An unusual operetta was to have been performed this month by the Rockville-based Victorian Lyric Opera Company – “El Capitan” by John Philip Sousa, an exotic romance by America’s “March King” set in Peru of the 1500s. Regrettably, the production had to be postponed due to the Coronavirus pandemic. It is rescheduled for June 2022. Yet fans of the Victorian Lyric Opera Company may still enjoy a VLOC performance of a Sousa operetta — as well as of other comic operas — via the medium of compact disc.
“The Charlatan” (billed in the VLOC performance as a “restoration”) was another operetta written by Sousa, a native of Washington, D.C. In this full performance on a two-CD set, Sousa — renowned for patriotic fare such as “The Stars and Stripes Forever” and “Semper Fidelis”— appears as a character at the opening of his own operetta. As the title “The Charlatan” suggests, the comic plot involves chicanery and slight of hand.
“ . . . we recommend enthusiasts of operetta and comic opera to create their own season of the Victorian Lyric Opera Company here and now with an excellent assortment of compact discs from past VLOC performances . . . “
It should be emphasized that the Victorian Lyric Opera CD sets contain not just musical portions but recordings of the entire productions, dialogue, and all. Sousa as a character in the operetta, for instance, explains to the audience that “while you may know me as the March King, I actually spent a fair amount of my time in the musical theatre.” What is more, Sousa as composer is working here somewhat in the European operetta tradition, and thus he includes a swaying Viennese-style waltz “The Lilacs of Your Love May Die,” sung wondrously by soprano Denise Young, accompanied by a chorus. One also does not expect a mazurka from Sousa, and yet it comes as a delightful surprise at the opening of Act III. For aficionados of the standard Sousa repertoire, the more typical, robust Sousa march style comes through clearly in the strains of the overture — much as it does in the overture to the postponed “El Capitan.”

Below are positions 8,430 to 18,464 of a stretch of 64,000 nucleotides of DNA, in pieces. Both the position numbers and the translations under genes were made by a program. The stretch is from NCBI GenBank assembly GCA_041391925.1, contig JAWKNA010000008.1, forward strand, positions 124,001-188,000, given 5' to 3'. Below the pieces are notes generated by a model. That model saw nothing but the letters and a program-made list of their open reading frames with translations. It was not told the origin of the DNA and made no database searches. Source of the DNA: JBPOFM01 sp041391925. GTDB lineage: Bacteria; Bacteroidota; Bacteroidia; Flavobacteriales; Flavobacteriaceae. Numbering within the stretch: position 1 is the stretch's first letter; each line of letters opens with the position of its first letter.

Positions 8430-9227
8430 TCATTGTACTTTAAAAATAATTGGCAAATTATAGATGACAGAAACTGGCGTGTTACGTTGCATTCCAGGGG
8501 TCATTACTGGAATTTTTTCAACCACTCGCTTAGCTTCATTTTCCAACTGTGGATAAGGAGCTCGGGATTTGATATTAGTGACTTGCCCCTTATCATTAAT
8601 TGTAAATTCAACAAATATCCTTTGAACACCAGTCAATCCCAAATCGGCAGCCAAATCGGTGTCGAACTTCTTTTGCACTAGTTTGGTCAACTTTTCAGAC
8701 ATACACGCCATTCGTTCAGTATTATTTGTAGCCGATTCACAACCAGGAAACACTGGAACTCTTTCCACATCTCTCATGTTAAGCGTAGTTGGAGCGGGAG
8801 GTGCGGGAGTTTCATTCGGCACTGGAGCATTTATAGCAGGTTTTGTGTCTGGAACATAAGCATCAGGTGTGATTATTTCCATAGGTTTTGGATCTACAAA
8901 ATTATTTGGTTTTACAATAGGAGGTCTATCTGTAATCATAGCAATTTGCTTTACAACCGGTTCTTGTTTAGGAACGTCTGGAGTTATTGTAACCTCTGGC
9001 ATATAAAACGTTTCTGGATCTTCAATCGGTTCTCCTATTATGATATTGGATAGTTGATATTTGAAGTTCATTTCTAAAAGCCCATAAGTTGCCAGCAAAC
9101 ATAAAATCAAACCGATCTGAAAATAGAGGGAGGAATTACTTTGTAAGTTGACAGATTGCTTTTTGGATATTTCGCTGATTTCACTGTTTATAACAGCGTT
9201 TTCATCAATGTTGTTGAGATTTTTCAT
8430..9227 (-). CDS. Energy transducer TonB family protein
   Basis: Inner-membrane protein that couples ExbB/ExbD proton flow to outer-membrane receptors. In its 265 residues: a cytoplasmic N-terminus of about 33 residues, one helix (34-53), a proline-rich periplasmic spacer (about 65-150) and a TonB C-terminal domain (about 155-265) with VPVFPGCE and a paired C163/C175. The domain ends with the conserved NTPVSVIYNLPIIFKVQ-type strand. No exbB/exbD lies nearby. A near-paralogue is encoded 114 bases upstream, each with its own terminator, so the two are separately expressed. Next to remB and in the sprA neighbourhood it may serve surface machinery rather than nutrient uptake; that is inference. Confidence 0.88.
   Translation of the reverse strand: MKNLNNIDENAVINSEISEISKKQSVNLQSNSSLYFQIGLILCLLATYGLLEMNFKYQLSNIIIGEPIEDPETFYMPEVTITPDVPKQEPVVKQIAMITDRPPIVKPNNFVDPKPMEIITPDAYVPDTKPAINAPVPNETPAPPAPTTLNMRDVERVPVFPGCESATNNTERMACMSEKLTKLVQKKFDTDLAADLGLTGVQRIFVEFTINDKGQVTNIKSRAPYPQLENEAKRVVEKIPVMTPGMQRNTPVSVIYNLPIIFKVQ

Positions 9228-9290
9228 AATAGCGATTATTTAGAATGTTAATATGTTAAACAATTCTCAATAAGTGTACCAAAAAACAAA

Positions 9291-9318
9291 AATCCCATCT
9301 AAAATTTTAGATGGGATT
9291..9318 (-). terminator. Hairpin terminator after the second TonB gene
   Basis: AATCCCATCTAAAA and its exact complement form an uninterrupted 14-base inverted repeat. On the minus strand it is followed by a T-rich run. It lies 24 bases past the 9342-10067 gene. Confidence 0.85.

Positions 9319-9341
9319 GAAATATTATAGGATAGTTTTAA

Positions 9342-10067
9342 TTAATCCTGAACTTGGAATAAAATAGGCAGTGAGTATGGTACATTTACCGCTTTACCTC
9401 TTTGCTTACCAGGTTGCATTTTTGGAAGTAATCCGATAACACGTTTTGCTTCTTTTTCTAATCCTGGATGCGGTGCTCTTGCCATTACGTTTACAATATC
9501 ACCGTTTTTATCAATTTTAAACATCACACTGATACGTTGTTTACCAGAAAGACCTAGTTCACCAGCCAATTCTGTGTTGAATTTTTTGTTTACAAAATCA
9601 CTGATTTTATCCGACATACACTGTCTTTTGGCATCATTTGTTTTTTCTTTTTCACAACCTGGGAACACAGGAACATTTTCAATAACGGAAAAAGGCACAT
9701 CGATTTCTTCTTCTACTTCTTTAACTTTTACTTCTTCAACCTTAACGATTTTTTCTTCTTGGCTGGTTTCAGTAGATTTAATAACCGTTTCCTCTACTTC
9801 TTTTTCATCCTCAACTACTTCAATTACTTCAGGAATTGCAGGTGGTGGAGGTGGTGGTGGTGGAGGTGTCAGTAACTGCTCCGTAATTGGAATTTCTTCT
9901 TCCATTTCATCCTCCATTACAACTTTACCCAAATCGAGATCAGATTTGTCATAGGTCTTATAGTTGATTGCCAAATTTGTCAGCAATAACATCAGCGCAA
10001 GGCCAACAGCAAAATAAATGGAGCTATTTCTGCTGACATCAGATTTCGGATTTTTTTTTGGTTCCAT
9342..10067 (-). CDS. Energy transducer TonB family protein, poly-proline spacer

There are, of course, other complete performances on compact disc offered by VLOC, including Johann Strauss II’s “The Gypsy Baron,” an archetypical Austrian operetta not often performed in English. The plot is charming and very Viennese, with aristocratic characters disguising themselves as persons of lower social rank. Enjoyable musical highlights include the Hungarian strains of an exciting Overture and the Chorus’ thrilling “Triumphal March.” Yet the very special moment in this production is the “Gypsy Song (“Zigeunerlied”), performed movingly by mezzo-soprano Cara Gonzalez.
Conductor and musical selector Joseph Sorge shares with us that it can be quite the chore to find the musical scores and appropriate translations for European operettas such as this by Johann Strauss II. What makes this recorded version work especially well is that the Victorian Lyric Opera Company does not always abide by formal translations, but has fun using dynamic equivalence translations, thus bringing Viennese opera into a more American context. A case in point is a bit of dialogue in which a Count announces he is attached to “the Austrian Imperial government [as] deputy chairman of the Imperial privy Commission for morals.” “The imperial privy?” his interlocutor responds. “Those Austrians! They’ve got a bureaucrat for everything!” The VLOC “Gypsy Baron” again leaves behind nineteenth-century Vienna for topical pop-culture references as it makes mention of “Fifty Shades of Grey.”